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‘Daily Show’ tweet dogs US Embassy

Link to criticism of Egypt angers Morsi, DC brass

– Yikes! It seems “The Daily Show” and diplomacy don’t mix.

That’s the lesson the U.S. Embassy in Cairo is learning the hard way after being rebuked by both the Egyptian government and the State Department for causing an international incident.

The embassy tweeted a link to a Jon Stewart monologue that mocked Egypt’s president – offending the Egyptians – and then deleted its entire Twitter account before restoring it without the post in question, irritating Washington.

Egyptian President Mohammed Morsi’s office called the tweet “inappropriate” and unbecoming of a diplomatic mission while the State Department said the unusual affair was the result of “glitches” in the embassy’s social media policies that are now being corrected.

The imbroglio over the tweet comes at a time of rising tensions between Cairo and Washington, which has expressed deep concerns that Morsi’s government is backsliding on human rights protections.

And, it underscores the pitfalls of allowing individual American embassies to control the messages they disseminate through social media.

The trouble began Tuesday when the embassy posted a link to Stewart’s monologue on his Comedy Central show the night before.

Stewart took savage aim at Morsi for the arrest and interrogation of Egyptian comic Bassam Youssef, who has frequently criticized the president on a popular television program that has been likened to Stewart’s own.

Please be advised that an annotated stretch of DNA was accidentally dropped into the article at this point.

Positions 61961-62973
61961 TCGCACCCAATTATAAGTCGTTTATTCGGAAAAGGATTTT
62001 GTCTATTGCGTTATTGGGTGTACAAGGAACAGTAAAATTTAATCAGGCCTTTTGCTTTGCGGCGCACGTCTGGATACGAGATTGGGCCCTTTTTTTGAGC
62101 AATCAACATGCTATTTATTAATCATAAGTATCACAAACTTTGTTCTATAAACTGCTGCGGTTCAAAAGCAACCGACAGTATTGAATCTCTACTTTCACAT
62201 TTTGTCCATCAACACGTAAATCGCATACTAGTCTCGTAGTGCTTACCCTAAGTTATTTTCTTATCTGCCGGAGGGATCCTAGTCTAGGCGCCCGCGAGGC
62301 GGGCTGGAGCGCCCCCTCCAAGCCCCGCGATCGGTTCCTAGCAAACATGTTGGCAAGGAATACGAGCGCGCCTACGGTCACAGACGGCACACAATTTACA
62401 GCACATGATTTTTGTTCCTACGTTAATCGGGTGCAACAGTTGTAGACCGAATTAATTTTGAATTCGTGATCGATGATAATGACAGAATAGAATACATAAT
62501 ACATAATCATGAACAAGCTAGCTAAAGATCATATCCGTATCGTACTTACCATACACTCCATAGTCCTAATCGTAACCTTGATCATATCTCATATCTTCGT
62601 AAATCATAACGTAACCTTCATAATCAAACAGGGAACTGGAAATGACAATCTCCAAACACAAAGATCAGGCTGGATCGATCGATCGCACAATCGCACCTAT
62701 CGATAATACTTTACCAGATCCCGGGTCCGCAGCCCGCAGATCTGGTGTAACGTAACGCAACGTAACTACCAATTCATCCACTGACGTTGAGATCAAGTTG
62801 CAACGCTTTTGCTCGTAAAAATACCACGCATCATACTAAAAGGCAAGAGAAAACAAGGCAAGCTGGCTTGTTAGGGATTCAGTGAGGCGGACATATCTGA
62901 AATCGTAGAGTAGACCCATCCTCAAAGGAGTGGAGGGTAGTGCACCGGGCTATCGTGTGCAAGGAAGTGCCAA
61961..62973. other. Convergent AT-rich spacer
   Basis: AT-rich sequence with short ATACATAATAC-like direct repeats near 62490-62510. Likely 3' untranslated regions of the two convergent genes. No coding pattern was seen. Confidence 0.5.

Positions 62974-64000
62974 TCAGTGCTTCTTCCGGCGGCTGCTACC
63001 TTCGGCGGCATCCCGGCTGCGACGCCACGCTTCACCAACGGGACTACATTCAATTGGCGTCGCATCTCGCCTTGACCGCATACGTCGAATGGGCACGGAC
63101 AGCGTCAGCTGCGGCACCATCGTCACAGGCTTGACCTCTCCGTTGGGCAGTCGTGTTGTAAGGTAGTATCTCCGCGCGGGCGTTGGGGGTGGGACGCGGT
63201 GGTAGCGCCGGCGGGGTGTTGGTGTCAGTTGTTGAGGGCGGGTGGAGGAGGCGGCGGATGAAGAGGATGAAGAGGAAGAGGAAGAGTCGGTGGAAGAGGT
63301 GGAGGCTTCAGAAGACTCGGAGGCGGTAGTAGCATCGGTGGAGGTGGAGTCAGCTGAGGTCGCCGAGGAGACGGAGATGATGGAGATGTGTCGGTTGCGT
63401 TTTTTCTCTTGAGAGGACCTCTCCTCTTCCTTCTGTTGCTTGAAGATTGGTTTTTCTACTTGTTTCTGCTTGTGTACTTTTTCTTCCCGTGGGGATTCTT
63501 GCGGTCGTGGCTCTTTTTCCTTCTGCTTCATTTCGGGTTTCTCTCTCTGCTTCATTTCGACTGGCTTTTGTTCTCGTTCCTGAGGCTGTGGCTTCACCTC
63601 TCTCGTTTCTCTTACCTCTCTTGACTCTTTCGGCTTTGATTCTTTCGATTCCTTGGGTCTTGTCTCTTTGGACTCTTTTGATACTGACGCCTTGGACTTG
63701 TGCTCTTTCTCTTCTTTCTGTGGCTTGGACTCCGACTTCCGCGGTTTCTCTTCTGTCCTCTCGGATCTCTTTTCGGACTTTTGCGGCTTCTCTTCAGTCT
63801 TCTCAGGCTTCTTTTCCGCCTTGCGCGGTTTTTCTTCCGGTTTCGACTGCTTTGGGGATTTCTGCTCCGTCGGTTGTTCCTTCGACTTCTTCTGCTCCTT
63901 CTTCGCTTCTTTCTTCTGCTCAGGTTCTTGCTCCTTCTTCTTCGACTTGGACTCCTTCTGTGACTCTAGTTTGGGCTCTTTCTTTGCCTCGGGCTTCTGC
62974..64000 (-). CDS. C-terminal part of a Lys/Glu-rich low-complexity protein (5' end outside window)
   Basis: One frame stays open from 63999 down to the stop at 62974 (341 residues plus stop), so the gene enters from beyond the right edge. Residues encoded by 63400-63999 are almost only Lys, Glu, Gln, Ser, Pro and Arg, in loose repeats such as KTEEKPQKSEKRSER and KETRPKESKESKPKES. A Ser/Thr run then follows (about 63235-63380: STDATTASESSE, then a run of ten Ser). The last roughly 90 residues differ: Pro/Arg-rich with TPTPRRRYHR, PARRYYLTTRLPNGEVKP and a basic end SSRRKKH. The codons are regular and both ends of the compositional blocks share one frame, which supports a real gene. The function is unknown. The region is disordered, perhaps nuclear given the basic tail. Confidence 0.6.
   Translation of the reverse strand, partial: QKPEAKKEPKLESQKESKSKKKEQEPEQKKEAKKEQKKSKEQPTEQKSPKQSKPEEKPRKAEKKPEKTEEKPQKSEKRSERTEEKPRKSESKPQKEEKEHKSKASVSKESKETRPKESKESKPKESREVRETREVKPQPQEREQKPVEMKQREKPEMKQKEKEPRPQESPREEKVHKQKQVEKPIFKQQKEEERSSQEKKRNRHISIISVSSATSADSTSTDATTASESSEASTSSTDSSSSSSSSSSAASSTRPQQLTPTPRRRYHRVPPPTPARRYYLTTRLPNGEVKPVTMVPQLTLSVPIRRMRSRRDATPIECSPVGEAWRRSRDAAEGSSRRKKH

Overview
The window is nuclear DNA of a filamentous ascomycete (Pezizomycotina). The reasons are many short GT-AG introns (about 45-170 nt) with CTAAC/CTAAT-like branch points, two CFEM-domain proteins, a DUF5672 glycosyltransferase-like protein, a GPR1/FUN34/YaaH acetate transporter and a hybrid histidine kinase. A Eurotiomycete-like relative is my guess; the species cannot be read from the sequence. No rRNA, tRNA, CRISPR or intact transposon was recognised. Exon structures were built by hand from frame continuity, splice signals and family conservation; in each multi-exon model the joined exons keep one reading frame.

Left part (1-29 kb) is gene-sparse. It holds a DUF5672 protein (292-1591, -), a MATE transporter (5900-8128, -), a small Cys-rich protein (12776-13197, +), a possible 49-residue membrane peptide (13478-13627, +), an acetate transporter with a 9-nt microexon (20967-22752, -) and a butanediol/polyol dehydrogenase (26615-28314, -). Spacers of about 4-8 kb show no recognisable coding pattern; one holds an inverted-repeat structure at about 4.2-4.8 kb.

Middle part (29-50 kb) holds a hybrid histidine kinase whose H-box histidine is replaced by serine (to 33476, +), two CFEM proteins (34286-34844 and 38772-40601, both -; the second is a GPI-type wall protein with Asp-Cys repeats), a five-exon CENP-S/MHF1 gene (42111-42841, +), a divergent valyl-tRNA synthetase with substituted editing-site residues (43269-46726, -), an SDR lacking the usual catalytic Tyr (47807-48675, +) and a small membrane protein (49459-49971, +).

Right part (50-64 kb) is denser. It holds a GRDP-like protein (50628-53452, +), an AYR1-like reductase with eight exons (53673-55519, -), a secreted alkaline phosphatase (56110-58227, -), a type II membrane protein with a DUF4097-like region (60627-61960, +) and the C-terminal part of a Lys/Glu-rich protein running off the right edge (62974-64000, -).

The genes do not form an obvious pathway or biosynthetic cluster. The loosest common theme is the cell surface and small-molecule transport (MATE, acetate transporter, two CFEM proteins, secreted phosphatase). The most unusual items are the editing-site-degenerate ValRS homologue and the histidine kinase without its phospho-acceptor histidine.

In the clip, Stewart accused Morsi of being petty, undemocratic and ignoring more pressing problems like Egypt’s economic crisis and violent crime to go after satirists who are critical of his government. He said such activity, which provides him with a living, is harmless and should be protected.

Morsi’s office responded to the embassy’s post on its own Twitter feed, saying: “It’s inappropriate for a diplomatic mission to engage in such negative political propaganda.”

The embassy responded Wednesday by deleting its entire Twitter account, drawing the wrath of State Department headquarters in Washington, which was already peeved by the initial post. The account was then restored minus the Stewart tweet.

“Embassies and consulates and their senior leadership manage the content that is on their feeds, and they are expected to use good policy judgment in doing that,” State Department spokeswoman Victoria Nuland said.

She declined to say whether the State Department agreed with the Egyptian government’s criticism of the tweet. But she suggested the embassy had erred by posting a link to a video that is already widely available on the Internet.

Steve Albani, spokesman for Comedy Central, declined to comment on the flap.

Nuland stressed that the U.S. position on the arrest of Youssef, whom she described as Egypt’s “Jon Stewart counterpart,” remained unchanged since Monday, when she referred to it as part of a “disturbing trend” of growing restrictions on freedom of expression in Egypt.

On Tuesday, the Muslim Brotherhood’s Freedom and Justice Party denounced Nuland’s comments as “blatant interference” in Egypt’s internal affairs.

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